The castle is situated in Kongens Have, also known as “Rosenborg Castle Garden”, which is Denmark’s oldest royal garden and free to enter. The castle is open to the public for tours and houses a museum exhibiting the Royal Collections.
Christiansborg Palace is located on Slotsholmen in Copenhagen, which has an 800 year-long history as Denmark’s centre of power. The present palace was only completed in 1928, but Kings and Queens have ruled from this place for centuries. Today, the palace is the seat of the Danish Parliament, the Danish Prime Minister’s Office and the Supreme Court of Denmark.
Christiansborg is thus home to the three supreme powers: the executive, the legislative, and the judicial power. It is the only building in the world that houses all three of a country’s branches of government. It is also used by the Queen for official events such as gala banquets and public audiences.
The present building – the 3rd with this name – is the last in a series of castles and palaces constructed on the same site since the construction of the first castle in 1167. The palace of today also bears witness to three eras of Danish architecture: The Riding Ground Complex were built from 1738–46, in a Baroque style. The Palace Chapel dates back to 1826 and is in a Neoclassical style. The main part of the current palace, finished in 1928, is in historicist Neo-baroque style.
It’s possible to visit many parts of the palace with a ticket, but you can actually visit the tower for free.
It’s difficult to choose a favourite among the many gorgeous, small palaces in Zealand. This one, though, has a very feminine history – and present.
Mette Rosenkrantz, one of Denmark’s richest women in the 2nd half of the 1500s, is attributed with the construction of the main part of the castle. In 1708 Vallø was acquired by King Frederick IV who gave it to his mistress, Anne Sophie Reventlow, who eventually became Queen. King Christian VI passed the property on in 1731 to Queen Sophia Magdalene who in 1737 founded the Noble Vallø Foundation for Unmarried Daughters, giving a home to unmarried women of aristocratic decent.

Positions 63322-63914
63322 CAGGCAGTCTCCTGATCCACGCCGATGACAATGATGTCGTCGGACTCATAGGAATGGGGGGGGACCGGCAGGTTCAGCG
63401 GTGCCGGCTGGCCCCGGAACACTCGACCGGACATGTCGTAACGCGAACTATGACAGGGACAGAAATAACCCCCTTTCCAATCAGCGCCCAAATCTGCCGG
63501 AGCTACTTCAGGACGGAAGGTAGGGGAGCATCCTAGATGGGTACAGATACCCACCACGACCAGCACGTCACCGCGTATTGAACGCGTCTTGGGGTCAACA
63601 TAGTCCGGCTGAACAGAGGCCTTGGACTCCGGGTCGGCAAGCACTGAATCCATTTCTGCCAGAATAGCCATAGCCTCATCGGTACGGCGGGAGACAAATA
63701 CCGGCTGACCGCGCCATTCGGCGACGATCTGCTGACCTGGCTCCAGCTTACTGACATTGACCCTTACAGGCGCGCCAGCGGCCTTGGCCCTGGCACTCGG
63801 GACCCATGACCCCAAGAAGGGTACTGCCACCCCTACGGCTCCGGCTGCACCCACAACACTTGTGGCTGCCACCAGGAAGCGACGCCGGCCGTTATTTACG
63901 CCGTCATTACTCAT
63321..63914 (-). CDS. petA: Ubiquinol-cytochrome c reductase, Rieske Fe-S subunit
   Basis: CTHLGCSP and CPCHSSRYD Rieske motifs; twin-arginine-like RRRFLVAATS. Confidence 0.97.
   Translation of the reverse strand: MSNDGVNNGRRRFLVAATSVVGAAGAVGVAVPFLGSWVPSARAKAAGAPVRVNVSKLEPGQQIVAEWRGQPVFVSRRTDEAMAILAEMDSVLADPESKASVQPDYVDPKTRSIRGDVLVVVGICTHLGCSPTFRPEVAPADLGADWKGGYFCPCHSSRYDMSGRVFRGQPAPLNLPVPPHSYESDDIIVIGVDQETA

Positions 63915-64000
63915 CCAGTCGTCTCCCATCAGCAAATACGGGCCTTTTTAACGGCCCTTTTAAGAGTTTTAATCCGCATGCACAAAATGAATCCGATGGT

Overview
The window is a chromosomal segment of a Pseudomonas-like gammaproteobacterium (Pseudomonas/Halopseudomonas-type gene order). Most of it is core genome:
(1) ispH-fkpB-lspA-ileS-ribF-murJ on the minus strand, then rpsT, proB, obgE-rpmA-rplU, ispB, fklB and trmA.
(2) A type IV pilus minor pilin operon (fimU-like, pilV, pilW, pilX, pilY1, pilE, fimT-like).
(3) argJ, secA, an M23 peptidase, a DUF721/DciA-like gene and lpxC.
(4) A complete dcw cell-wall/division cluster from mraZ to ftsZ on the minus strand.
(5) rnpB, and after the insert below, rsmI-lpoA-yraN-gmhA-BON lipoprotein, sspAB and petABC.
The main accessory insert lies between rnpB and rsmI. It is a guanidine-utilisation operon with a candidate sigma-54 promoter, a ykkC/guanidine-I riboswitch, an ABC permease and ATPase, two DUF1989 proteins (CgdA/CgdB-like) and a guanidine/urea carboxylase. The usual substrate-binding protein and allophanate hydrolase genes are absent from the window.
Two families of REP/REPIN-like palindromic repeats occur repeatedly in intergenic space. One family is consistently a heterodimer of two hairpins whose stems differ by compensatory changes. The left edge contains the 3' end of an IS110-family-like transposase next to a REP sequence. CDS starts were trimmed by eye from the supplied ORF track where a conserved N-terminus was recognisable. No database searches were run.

Now, more than 280 years later, Vallø Castle is still home for unmarried women of aristocratic decent.
The red brick Renaissance castle impresses with its robuts towers, one round and one square, as it’s reflected in the surrounding moat. It’s not possible to visit the castle itself, but the castle grounds are free to roam and give you wonderful views to the charming castle.
We continue our castle quest to Funen, which has the largest concentration of castle and manors in Denmark in proportion to its size. Three times as many as on Zealand. Perhaps it is then unfair that we include only one on our list, but this fairy-tale castle really steals the spotlight,
The late gothic castle structure was erected by Frands Brockenhuus in 1554. Due to the troubles caused by the civil war known as the Count’s Feud, most Danish noblemen built their homes as fortifications around that time. According to legend, it took an entire forest of oak trees to build the foundation, hence the name Egeskov (oak forest).
Egeskov Castle is one of Europe’s best preserved water castles and is idyllically located in a park that has won several garden prices. Although Count Ahlefeldt and his family live in the castle on a daily basis, you have the opportunity to come inside and see the many beautiful halls. There’s an aircraft and automobile museum, a fashion collection, a grand maze, tree top walking bridges and the world’s largest dollhouse. Egeskov Castle has become an attraction for whole family.